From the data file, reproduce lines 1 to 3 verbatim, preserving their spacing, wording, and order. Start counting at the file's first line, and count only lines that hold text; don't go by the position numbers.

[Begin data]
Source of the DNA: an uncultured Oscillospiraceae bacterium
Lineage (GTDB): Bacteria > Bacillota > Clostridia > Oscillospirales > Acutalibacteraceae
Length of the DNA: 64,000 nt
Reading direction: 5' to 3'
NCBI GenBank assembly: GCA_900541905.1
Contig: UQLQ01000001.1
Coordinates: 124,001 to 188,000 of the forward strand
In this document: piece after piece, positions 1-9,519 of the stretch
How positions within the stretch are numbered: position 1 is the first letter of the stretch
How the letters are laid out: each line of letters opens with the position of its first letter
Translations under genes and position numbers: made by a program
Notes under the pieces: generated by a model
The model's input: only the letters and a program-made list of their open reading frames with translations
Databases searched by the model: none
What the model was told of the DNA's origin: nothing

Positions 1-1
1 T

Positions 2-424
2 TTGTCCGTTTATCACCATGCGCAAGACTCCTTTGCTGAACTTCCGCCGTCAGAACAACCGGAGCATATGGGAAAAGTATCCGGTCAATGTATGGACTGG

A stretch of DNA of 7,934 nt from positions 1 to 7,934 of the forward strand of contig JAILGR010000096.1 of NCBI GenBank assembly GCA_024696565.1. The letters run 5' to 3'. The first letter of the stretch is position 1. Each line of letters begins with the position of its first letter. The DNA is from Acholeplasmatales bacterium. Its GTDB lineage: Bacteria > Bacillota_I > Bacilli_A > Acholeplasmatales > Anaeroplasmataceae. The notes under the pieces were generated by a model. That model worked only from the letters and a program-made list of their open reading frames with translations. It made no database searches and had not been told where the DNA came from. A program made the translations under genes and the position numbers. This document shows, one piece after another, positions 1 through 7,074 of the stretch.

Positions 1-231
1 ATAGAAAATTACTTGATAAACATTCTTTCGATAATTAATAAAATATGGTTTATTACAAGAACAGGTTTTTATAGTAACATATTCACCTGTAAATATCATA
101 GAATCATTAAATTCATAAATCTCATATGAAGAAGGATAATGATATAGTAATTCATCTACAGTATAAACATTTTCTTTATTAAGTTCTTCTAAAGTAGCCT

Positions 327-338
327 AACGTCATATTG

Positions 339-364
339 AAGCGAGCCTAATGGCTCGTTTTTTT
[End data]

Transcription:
Source of the DNA: an uncultured Oscillospiraceae bacterium
Lineage (GTDB): Bacteria > Bacillota > Clostridia > Oscillospirales > Acutalibacteraceae
Length of the DNA: 64,000 nt